Norwegian Seafood Council, EAT team up for UN food summit

The Norwegian Seafood Council (NSC) and non-profit EAT have entered into a partnership to promote the increased consumption of sustainable seafood ahead of a United Nations summit on future food systems.

Oslo, Norway-based EAT describes itself as a science-based global platform for food system transformation. It was created through funding from the Stordalen Foundation, the STockholm Resilience Center, and the Wellcome Trust.

Identifying that 2021 could be a critical year for the future of global food systems, EAT and NSC said they intend to speak up for seafood as part of the solution to feed a growing world population, while also tackling climate change.

The first ever U.N. summit on food will take place in October 2021, and EAT Founder and Working Chairwoman Gunhild Stordalen has been appointed by U.N. Deputy Secretary-General Amina Mohammed to lead efforts to create demand for healthy and sustainable food and also to reduce food waste.

Stordalen and EAT have been chosen by the U.N. as one of five international organizations, to spearhead efforts to establish and implement a platform for changes in food systems globally.

In line with the U.N. mandate, EAT is teaming up with a few strategic partners, including the Tromsø, Norway-based NSC, to collaborate on initiatives and activities jointly creating a strong voice for change towards more sustainable global food production and consumption patterns.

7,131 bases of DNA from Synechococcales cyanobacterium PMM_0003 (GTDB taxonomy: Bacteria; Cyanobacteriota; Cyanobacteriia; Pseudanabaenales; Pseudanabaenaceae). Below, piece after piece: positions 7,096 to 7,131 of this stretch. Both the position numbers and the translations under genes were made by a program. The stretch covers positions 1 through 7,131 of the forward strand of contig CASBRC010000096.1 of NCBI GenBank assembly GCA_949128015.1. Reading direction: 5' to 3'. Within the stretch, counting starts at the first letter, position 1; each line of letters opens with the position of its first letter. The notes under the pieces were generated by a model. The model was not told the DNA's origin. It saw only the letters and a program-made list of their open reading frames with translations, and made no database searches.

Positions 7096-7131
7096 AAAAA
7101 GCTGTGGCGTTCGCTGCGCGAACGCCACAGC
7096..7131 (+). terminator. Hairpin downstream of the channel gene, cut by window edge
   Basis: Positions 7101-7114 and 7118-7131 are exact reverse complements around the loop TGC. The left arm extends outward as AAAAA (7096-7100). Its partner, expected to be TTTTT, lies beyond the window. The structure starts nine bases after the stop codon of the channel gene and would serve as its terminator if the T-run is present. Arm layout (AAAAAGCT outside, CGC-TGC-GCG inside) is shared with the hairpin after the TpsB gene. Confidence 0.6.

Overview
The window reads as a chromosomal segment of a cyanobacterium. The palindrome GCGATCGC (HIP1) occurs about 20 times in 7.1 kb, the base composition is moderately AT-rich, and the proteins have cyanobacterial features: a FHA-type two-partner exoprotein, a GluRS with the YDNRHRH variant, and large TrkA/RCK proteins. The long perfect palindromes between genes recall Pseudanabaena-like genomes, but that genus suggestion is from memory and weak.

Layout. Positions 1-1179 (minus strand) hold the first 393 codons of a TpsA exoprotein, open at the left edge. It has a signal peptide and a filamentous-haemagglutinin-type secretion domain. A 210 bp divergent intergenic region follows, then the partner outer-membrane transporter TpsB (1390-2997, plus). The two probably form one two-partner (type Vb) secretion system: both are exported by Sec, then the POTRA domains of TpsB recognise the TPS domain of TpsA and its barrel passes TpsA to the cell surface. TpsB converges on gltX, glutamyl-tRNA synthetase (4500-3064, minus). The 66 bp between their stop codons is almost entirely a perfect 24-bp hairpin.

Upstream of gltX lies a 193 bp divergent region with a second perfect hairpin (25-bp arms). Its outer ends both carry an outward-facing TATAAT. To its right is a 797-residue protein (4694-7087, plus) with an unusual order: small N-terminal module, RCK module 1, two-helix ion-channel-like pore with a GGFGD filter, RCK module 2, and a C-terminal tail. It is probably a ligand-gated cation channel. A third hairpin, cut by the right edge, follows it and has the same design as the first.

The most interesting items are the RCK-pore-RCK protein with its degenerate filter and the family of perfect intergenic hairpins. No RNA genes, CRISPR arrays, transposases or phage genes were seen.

“When it comes to the ocean, Norway can become a global superpower. As a fishing and ocean industries nation we are already a major player, but with the necessary shift in global food systems – and the vital role sustainable seafood plays in this – it represents a unique opportunity for Norwegian seafood. In this, the Norwegian Seafood Council has a key role to play," Stordalen said. "The goal is to build a movement for change that can continue to grow long after the summit is over. In our view, mobilizing key players in the food system is key. The Norwegian Seafood Council has unique knowledge of consumers’ attitudes towards seafood all over the world. We look forward to sharing our knowledge and to speaking up for seafood as a key part of the solution for a sustainable and healthy food future.”

While seafood is touted as an important part of the solution to feed a growing world population in a sustainable manner, the NSC said food from the oceans make up just 2 percent of global calorie intake. 

"We will work towards putting increased consumption of healthy and sustainable seafood on the agenda globally. If we are to meet the U.N. Sustainable Development Goals by 2030, we need to eat more food from the oceans – and that starts with ensuring seafood gets a louder voice both in Norway and internationally," NSC CEO Renate Larsen said. “EAT has built up a strong position as a global platform and acts as a catalyst for the change and development of sustainable food production systems. Through this partnership, EAT's research-based agenda to increase the share of food from the sea will gain even more traction.”  

Photo courtesy of Nata Bene/Shutterstock


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